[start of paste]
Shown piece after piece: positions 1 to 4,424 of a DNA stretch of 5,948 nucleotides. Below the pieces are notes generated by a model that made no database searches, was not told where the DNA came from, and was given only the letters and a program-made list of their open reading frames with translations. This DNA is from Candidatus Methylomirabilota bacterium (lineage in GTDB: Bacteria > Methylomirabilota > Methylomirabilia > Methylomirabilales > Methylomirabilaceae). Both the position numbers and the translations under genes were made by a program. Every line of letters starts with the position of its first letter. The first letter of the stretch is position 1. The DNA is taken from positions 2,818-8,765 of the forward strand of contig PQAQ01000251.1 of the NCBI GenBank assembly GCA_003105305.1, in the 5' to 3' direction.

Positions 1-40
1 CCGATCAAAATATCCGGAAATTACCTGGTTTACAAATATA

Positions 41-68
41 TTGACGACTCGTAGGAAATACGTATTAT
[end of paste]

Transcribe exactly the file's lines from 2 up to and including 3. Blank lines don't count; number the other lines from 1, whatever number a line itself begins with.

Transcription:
Positions 1-40
1 CCGATCAAAATATCCGGAAATTACCTGGTTTACAAATATA